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ATTITUDE OF THE UNITED STATES TOWARD THE DESIRE OF THE GREEK GOVERNMENT TO ABOLISH THE INTERNATIONAL FINAN. CIAL COMMISSION
868.51 War Credit/789
The Ambassador in the United Kingdom (Winant) to the Secretary
LONDON, December 27, 1943.
[Received January 4, 1944.] SIR: I have the honor to refer to the Embassy's telegram No. 1497, March 28, 1942, and the Department's reply thereto, No. 2251, May 19, 1942,71 concerning the contemplated abolition of the International Financial Commission at Athens by the Greek Government. There is enclosed a copy of a letter dated December 16, 1943, from the Foreign Office, together with a copy of a draft of a note from the Greek Government to the British Government 72 in connection with this matter. This draft has not yet been shown to Mr. George Mantzavinos, Greek Under Secretary of State for Finance and Under Governor of the Bank of Greece, but it has been prepared on the basis of tentative ideas presented by him.
With respect to Paragraph 4 E of the draft, in which it is stated that the provisions set forth in the preceding sub-paragraphs 73 will apply mutatis mutandis to the inter-governmental payments due to be made in respect of the 1833 Three Powers Loan,74 the Foreign Office letter states that the British Government is wondering if the United States Government does not wish explicit mention to be made of the United States Government Loan of 1929.75 The Foreign Office requests the views of the United States Government on this point. Respectfully yours,
For the Ambassador:
W. J. GALLMAN
First Secretary of Embassy Continued from Foreign Relations, 1942, vol. II, pp. 794-797. 71 Ibid., pp. 795 and 796, respectively. 12 Neither printed.
73 According to these paragraphs, upon the projected abolition of the International Financial Commission, the Bank of Greece, under the explicit direction of the Greek Government, would establish various accounts in connection with the external loans and assume the functions of the Commission to assure their service.
" Reference is to the Guaranteed Loan promised to the new Greek State by the Three Protecting Powers, Great Britain, France and Russia, in the London Protocol of February 20, 1830 (British and Foreign State Papers, vol. XVII, p. 203), the terms of which were spelled out in article XII of the Convention signed at London on May 7, 1832 (ibid., vol. XIX, p. 33). In effect there were three loans or “instalments” (two in 1833 and one in 1836), each receiving the appropriate guarantee from the three Powers in separate diplomatic instruments and each the subject of a separate negotiation and contract between the Greek Government and private banking interests.
Provided for in the agreement between the United States and Greece signed at Washington on May 10, 1929, Annual Report of the Secretary of the Treasury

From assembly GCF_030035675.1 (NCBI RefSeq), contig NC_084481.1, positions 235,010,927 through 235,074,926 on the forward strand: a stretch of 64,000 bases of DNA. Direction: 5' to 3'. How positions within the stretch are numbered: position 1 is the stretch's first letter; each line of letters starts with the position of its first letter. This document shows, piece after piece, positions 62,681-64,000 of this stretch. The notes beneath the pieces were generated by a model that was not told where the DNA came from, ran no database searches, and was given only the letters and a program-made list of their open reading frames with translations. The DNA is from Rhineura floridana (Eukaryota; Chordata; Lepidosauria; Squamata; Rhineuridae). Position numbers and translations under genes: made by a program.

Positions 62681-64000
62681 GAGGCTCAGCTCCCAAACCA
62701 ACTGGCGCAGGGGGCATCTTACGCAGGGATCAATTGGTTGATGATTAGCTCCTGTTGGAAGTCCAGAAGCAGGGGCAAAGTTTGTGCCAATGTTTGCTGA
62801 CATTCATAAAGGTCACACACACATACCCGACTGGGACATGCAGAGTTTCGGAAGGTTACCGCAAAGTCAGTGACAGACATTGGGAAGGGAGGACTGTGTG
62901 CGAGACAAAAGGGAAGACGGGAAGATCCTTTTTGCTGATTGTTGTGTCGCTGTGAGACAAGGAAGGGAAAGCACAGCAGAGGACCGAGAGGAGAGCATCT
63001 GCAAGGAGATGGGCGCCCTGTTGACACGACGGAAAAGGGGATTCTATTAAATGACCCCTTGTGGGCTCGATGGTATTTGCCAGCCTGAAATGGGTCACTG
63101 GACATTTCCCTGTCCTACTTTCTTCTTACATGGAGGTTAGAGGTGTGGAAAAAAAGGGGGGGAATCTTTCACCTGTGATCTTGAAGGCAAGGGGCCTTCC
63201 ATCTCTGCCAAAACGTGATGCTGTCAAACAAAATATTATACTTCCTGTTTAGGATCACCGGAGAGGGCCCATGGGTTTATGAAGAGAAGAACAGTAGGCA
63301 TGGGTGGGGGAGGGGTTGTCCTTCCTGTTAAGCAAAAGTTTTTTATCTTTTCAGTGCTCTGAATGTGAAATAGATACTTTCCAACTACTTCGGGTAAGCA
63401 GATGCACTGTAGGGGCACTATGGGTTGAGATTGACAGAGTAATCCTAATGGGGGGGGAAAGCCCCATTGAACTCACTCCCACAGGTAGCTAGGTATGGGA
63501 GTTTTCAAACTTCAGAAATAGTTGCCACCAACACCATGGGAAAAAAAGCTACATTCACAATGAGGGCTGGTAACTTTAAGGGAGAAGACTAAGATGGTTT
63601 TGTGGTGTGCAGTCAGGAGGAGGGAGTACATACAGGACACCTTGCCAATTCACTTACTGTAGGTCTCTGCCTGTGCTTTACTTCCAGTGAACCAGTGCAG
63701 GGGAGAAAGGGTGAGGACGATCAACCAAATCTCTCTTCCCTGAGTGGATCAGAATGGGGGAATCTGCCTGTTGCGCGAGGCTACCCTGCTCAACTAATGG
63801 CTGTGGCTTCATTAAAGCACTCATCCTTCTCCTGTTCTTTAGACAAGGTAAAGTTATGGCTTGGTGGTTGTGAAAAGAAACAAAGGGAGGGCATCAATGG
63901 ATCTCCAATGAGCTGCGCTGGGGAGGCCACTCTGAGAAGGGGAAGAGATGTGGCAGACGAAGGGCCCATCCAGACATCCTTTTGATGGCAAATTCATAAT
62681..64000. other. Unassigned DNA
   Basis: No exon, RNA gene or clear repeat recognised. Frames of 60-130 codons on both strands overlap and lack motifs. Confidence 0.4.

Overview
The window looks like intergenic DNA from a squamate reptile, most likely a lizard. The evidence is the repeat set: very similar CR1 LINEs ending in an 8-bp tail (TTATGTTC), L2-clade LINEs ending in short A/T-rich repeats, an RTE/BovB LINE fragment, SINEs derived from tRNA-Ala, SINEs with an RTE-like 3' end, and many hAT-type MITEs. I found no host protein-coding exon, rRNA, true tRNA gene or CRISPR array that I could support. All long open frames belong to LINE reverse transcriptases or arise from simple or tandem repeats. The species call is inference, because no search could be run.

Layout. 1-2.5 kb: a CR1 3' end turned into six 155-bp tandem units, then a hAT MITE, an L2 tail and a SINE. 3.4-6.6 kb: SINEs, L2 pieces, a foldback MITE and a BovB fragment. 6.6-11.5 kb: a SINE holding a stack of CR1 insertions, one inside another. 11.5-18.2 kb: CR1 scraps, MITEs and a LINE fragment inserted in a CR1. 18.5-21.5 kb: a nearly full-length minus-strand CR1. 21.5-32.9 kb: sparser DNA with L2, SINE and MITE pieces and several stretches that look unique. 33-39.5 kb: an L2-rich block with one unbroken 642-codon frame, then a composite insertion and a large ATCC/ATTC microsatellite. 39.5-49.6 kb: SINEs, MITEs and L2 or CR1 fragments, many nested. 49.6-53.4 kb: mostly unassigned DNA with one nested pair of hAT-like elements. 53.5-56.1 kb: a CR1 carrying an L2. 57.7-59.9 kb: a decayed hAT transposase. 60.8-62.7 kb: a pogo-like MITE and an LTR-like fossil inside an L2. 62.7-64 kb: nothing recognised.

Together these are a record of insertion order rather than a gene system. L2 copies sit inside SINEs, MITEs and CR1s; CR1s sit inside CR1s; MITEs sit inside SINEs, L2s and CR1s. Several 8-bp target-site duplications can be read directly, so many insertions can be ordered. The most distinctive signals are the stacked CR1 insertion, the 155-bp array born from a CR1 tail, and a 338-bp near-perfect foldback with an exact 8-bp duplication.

. . 1929, p. 308; for correspondence on this subject, see Foreign Relations, 1928, vol. III, pp. 1 ff.
868.51 War Credits/790 The Secretary of State to the Ambassador in the United Kingdom
(Winant) No. 3887
WASHINGTON, March 25, 1944. SIR: A copy of the Embassy's despatch No. 12,945 of December 27, 1943, and copies of the enclosures thereto, were transmitted by the Department to the Treasury Department with a request for its views and comment on the matter.
For the Embassy's guidance in making informal reply to the Foreign Office informal communication, No. R 12968/3988/19 of December 16, 1943,76 on this matter, the Department quotes the substance of a letter from the Acting Secretary of the Treasury,” dated March 14, 1944, replying to this Department’s inquiry on the matter:
“As stated in this Department's letter of May 4, 1942,78 the Secretary of the Treasury is not in a position to formally consent to the action proposed by the Greek Government for the abolition of the International Financial Commission at Athens, because the Secretary of the Treasury was authorized to execute the agreement of May 10, 1929, pursuant to the Act of Congress approved February 14, 1929.79
"Nevertheless, if such action is taken by the Greek Government, the Treasury Department feels that in order to safeguard American interests, paragraph 4 E should be slightly altered to read as follows:
“The provisions of sub-paragraphs 40 and 4D above will apply mutatis mutandis to the intergovernmental payments due to be made in respect of the 1833 Three Powers Loan and of the agreements between the Government of the Hellenic Republic and the United States of America, dated May 10, 1929 and May 24, 1932.: 80
"In order to further stress the interest of this Government in the proposed draft, the Treasury Department wonders whether the British Foreign Office might not wish to give consideration to adding the following statement to sub-paragraph 41: 81
'In view of the interest of the United States of America as indicated in subparagraph 4 E above, like notification will be transmitted to the Government of the United States of America.'' Very truly yours,
For the Secretary of State:
This was an enclosure to despatch 12,945, supra. 77 Daniel W. Bell.
Not printed; for quotation from this letter, see telegram 2251, May 19, 1942, to London, Foreign Relations, 1942, vol. II, p. 796. 19 45 Stat. 1176.
The latter agreement is printed in the Annual Report of the Secretary of the Treasury . . . 1932, p. 291; for correspondence on this subject, see Foreign Relations, 1932, vol. I, pp. 626 ff.
$1 This paragraph stated the Greek Government would inform the United Kingdom when the various measures set forth in the draft agreement would be put into effect.
Assistant Secretary of State.
868.51 War Credits/791
The Chargé in the United Kingdom (Bucknell) to the Secretary
LONDON, May 29, 1944.
[Received June 3, 1944.] Sir: I have the honor to refer to the Department's instruction No. 3887 of March 25, 1944, concerning the proposed abolition of the International Financial Commission at Athens, and to state that the views of the State and Treasury Departments expressed therein were transmitted to the Foreign Office, from which a reply dated May 26, 1944, has now been received, pertinent excerpts from which are set forth below: